Google Moves Toward the Hybrid Cloud
When you think of the hybrid cloud, Google is certainly not the first cloud provider to come to mind. If you’re in a Windows-centric infrastructure then Azure with its tight integration to Microsoft’s server products is most likely your first choice of hybrid cloud providers or if you have a substantial VMware investment then you might think of Amazon and their VMware Cloud on AWS offering. Google has largely been considered more of a consumer-oriented public cloud entity – focusing more on Gmail and Google Apps than enterprise applications. Google is definitely looking to change that with its latest move into the hybrid cloud space. Considering that Gartner has estimated that 72% of companies have currently adopted a hybrid cloud strategy it certainly makes sense that Google would want a bigger piece of the hybrid cloud market.
Google Anthos Provides Hybrid and Multi-Cloud Management
This past April 2019 at their Cloud Next conference, Google announced Anthos, their new hybrid and multi-cloud platform. Formerly, Google Cloud Services Platform, Anthos is mainly targeted toward open source customers that want to take advantage of the cloud’s scalability and geographic scope but don’t want to get locked in to a specific cloud vendor. To achieve that end, Anthos enables you to run your applications on existing on-premise infrastructure or in the public cloud. Google’s Anthos will run on Google Cloud Platform as well as other third-party clouds including AWS and Azure. Anthos is a single managed service that will let you manage and deploy workloads on the cloud of your choice, without requiring administrators and developers to learn different environments and APIs for each different cloud provider. Anthos is a 100% software-based solution that’s based on the Google Kubernetes Engine (GKE), Google’s managed Kubernetes service. This allows it to be automatically updated with feature updates and security patches.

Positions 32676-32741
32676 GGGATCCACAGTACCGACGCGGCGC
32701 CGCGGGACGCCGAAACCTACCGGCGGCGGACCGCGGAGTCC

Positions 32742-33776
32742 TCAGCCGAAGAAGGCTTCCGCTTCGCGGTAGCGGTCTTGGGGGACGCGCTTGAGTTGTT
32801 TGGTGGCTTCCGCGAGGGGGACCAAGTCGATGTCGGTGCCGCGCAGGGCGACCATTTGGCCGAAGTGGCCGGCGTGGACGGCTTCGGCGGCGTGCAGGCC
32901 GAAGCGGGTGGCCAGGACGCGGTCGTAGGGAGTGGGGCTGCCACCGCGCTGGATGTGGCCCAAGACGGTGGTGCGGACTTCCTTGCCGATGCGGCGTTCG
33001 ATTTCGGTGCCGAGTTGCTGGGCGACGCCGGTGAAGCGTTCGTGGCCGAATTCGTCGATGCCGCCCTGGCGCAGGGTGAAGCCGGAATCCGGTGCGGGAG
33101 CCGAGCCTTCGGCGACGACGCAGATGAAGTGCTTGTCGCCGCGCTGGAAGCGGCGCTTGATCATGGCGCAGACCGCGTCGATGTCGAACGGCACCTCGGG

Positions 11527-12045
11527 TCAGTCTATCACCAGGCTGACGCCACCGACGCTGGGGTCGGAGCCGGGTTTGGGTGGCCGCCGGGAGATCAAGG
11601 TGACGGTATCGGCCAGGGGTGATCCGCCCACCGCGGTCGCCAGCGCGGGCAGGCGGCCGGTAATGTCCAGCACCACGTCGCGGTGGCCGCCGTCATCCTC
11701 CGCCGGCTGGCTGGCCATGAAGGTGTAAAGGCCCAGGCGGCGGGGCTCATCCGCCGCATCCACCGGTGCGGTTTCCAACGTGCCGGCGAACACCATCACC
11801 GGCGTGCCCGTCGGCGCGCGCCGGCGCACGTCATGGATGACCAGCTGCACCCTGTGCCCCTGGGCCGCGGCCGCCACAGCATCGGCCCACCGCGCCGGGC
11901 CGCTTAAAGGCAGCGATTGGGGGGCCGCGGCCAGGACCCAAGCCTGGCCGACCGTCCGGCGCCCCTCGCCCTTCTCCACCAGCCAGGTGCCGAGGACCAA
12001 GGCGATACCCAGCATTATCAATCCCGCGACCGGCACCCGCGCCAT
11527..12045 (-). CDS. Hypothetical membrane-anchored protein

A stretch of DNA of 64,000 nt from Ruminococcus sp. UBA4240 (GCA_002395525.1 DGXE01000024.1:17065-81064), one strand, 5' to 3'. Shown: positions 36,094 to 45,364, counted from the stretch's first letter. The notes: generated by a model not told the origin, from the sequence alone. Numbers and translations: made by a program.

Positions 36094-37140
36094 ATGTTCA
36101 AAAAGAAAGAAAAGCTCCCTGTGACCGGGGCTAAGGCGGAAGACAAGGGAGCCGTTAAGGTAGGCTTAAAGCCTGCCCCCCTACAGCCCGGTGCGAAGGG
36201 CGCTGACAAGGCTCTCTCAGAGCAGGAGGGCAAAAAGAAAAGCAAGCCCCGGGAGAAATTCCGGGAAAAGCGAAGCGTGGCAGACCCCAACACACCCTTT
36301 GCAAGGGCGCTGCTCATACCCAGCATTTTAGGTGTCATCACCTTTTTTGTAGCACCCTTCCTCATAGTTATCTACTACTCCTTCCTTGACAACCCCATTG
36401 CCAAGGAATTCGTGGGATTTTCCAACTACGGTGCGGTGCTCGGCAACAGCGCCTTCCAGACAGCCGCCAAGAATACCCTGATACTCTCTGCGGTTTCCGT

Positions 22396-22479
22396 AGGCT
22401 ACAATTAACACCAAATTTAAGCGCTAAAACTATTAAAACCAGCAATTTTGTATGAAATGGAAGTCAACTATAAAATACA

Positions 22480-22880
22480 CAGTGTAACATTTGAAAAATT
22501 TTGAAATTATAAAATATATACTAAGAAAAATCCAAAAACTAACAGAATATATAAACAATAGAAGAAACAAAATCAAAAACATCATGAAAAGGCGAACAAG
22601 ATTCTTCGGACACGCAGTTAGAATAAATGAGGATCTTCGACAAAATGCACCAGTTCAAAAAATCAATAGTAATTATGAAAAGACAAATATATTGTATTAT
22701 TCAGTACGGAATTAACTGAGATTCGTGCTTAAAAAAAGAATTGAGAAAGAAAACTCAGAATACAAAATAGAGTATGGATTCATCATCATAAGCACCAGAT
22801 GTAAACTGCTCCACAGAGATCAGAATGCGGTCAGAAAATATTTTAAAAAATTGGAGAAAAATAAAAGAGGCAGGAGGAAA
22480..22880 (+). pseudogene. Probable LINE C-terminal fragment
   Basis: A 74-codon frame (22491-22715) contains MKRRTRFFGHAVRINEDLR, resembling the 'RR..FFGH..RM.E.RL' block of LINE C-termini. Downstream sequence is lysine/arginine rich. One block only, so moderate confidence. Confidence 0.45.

Say Goodbye to Traditional PC Lifecycle Management
Traditional IT tools, including Microsoft SCCM, Ghost Solution Suite, and KACE, often require considerable custom configurations by T3 technicians (an expensive and often elusive IT resource) to enable management of a hybrid onsite + remote workforce. In many cases, even with the best resources, organizations are finding that these on-premise tools simply cannot support remote endpoints consistently and reliably due to infrastructure limitations.
As a part of the Anthos announcement Urs Hölzle Google’s senior VP for its technical infrastructure stated. “I can’t really stress how big a change that is in the industry, because this is really the stack for the next 20 years, meaning that it’s not really about the three different clouds that are all randomly different in small ways. This is the way that makes these three clouds — and actually on-premise environments, too — look the same.”
Anthos Migrate Moves VMs to the Cloud
In conjunction with the Athos release, Google also announced a beta version of Anthos Migrate. As its name suggests, Anthos Migrate migrates on-premises VMs as well as VMs from Google and other clouds directly into containers running in GKE. The migration is designed to be an automatic process.
A Hybrid Cloud Multi-Cloud Future
Anthos is definitely about modernization. While it may take Google some time to gain enterprise traction I think this move clearly shows that seamless hybrid cloud and multi-cloud connectivity is the wave of the future. Anthos is a subscription-based service. The list prices start at $10,000 per month per 100 vCPU block. Businesses can negotiate for lower individual pricing. Google has already extended its support for Anthos to a number of enterprise partners including VMware, Dell EMC, HPE, Intel, and Lenovo. You can learn more about Google’s new hybrid and multi-cloud solutions at Anthos.